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The legacy of San Pedro Creek has often been overshadowed by the San Antonio River and its world renowned Paseo del Rio, but the creek has played a vital role in San Antonio’s history. For nearly two centuries both the San Antonio River and San Pedro Creek sustained the civil settlement and growth of the city.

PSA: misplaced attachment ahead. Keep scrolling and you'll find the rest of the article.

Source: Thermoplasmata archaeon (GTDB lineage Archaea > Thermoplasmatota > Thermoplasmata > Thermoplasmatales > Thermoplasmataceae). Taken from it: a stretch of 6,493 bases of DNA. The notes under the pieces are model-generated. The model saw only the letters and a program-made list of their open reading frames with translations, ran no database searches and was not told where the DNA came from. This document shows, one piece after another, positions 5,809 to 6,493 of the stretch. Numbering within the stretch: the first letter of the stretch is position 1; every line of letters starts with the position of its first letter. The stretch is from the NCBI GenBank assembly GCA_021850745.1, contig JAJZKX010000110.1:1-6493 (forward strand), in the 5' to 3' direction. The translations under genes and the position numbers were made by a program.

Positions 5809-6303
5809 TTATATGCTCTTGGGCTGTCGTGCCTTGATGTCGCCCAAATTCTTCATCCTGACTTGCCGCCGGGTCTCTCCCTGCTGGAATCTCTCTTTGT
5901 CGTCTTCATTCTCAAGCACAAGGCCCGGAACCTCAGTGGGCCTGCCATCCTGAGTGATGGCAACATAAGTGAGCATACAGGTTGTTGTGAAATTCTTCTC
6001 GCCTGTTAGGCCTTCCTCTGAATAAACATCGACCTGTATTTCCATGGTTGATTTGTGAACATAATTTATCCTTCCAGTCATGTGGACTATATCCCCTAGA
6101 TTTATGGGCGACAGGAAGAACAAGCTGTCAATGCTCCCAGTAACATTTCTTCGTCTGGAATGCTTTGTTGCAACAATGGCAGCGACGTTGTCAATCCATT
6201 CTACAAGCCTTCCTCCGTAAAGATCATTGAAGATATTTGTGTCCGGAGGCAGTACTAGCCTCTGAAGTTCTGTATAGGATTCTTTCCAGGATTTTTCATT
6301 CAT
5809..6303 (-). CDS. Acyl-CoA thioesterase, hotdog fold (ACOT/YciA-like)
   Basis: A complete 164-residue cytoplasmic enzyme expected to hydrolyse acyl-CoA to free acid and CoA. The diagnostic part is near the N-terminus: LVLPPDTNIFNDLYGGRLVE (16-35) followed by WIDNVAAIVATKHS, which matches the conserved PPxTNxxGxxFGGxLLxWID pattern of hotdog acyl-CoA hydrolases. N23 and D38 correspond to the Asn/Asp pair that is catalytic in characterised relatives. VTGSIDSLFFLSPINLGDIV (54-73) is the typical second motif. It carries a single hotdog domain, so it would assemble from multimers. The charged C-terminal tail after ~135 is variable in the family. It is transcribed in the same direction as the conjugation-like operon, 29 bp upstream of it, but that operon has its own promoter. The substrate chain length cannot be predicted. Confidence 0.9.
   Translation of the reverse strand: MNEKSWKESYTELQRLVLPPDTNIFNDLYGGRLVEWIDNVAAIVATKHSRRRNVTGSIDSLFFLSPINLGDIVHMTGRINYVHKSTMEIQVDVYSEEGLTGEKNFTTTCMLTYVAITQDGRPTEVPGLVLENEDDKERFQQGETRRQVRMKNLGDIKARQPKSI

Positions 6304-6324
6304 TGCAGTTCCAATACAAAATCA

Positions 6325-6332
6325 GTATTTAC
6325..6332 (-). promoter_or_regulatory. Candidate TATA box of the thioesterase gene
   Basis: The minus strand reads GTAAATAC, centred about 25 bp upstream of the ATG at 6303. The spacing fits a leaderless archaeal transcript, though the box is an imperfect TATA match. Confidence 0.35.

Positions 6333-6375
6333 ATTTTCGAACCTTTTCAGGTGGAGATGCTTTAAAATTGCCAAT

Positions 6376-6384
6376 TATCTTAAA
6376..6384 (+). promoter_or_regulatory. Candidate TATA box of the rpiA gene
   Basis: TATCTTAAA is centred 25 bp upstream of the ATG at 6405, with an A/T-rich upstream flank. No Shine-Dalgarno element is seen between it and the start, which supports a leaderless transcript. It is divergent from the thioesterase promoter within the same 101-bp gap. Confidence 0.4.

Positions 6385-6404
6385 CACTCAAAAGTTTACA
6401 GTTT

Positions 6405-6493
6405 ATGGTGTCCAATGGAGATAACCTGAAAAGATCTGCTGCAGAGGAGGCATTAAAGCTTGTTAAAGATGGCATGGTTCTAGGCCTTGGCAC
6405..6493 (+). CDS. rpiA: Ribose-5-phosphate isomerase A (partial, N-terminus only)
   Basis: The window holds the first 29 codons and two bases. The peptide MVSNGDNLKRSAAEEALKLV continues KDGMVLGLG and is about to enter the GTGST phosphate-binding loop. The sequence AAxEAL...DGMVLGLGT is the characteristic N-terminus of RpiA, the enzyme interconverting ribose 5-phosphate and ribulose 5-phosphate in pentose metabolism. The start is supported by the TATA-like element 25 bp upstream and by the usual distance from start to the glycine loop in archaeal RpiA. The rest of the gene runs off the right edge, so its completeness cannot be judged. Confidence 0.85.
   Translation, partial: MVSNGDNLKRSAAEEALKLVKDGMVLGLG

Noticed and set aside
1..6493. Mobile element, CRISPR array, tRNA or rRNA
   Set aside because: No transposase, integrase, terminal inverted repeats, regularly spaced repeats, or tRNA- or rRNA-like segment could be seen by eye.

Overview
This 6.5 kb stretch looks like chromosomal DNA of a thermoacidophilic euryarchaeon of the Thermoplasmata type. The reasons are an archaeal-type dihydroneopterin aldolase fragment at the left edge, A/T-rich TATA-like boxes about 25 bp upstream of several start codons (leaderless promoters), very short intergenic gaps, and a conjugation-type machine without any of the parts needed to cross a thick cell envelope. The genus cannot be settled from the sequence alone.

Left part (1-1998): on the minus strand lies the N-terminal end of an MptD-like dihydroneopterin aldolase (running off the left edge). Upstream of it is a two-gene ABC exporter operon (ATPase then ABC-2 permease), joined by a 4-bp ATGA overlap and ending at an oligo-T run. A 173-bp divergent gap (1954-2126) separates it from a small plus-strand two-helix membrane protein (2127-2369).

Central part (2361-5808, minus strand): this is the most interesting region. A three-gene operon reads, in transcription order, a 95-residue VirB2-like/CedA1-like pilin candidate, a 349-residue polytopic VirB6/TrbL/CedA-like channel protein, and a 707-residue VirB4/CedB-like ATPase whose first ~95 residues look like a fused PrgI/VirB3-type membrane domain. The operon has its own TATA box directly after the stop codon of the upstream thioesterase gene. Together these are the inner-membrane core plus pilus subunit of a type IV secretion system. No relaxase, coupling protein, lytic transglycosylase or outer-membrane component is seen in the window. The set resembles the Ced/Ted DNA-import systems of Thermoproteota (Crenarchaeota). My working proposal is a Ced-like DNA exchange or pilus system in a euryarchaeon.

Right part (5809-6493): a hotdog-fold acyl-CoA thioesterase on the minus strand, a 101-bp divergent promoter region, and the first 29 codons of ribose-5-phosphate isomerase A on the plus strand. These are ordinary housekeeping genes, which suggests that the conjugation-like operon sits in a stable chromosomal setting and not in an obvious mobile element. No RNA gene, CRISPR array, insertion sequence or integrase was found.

San Pedro Creek – Arroyo de San Pedro, was named by Fray Isidro Felix de Espinosa, the diarist of the 1709 Espinosa-Olivares-Aguirre expedition. On April 13, Espinosa recorded that the expedition arrived to a spring which was “bordered by many trees and with water enough to supply a town. It was full of taps or sluices of water, the earth being terraced.” To the chiefs, their people, and their prehistoric predecessors, the springs and creek had been a life-giving source beyond memory. Archaeological remains attest to the fact that the springs were a favored place of hunters and gatherers for thousands of years. For the Spanish, Saint Peter (the person, not the creek) was the rock upon which their faith was founded; patron saint for fisherman, boat builders, and those whose livelihood centered on water. Claiming the waters for church and crown was no less important than the claiming the land.